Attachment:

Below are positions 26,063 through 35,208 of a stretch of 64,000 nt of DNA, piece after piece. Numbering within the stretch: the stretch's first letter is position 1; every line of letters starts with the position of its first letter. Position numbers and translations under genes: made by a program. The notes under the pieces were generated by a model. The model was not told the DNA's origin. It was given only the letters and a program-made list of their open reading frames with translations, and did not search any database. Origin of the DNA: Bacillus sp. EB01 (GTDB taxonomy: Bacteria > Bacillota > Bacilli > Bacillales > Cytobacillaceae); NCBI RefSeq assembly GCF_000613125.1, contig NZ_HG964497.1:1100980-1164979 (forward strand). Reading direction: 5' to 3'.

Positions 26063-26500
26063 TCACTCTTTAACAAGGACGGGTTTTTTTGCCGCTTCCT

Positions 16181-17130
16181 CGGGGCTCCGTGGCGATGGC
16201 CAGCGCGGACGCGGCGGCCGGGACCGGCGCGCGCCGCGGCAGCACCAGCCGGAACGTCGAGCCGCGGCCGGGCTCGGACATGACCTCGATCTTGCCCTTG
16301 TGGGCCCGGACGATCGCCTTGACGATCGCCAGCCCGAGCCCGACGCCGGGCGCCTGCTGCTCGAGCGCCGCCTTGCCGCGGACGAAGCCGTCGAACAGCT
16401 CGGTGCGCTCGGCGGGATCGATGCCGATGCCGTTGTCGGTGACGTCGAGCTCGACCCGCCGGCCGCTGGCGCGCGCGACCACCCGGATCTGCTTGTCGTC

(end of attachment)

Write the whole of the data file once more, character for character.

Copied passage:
Below are positions 26,063 through 35,208 of a stretch of 64,000 nt of DNA, piece after piece. Numbering within the stretch: the stretch's first letter is position 1; every line of letters starts with the position of its first letter. Position numbers and translations under genes: made by a program. The notes under the pieces were generated by a model. The model was not told the DNA's origin. It was given only the letters and a program-made list of their open reading frames with translations, and did not search any database. Origin of the DNA: Bacillus sp. EB01 (GTDB taxonomy: Bacteria > Bacillota > Bacilli > Bacillales > Cytobacillaceae); NCBI RefSeq assembly GCF_000613125.1, contig NZ_HG964497.1:1100980-1164979 (forward strand). Reading direction: 5' to 3'.

Positions 26063-26500
26063 TCACTCTTTAACAAGGACGGGTTTTTTTGCCGCTTCCT

Positions 16181-17130
16181 CGGGGCTCCGTGGCGATGGC
16201 CAGCGCGGACGCGGCGGCCGGGACCGGCGCGCGCCGCGGCAGCACCAGCCGGAACGTCGAGCCGCGGCCGGGCTCGGACATGACCTCGATCTTGCCCTTG
16301 TGGGCCCGGACGATCGCCTTGACGATCGCCAGCCCGAGCCCGACGCCGGGCGCCTGCTGCTCGAGCGCCGCCTTGCCGCGGACGAAGCCGTCGAACAGCT
16401 CGGTGCGCTCGGCGGGATCGATGCCGATGCCGTTGTCGGTGACGTCGAGCTCGACCCGCCGGCCGCTGGCGCGCGCGACCACCCGGATCTGCTTGTCGTC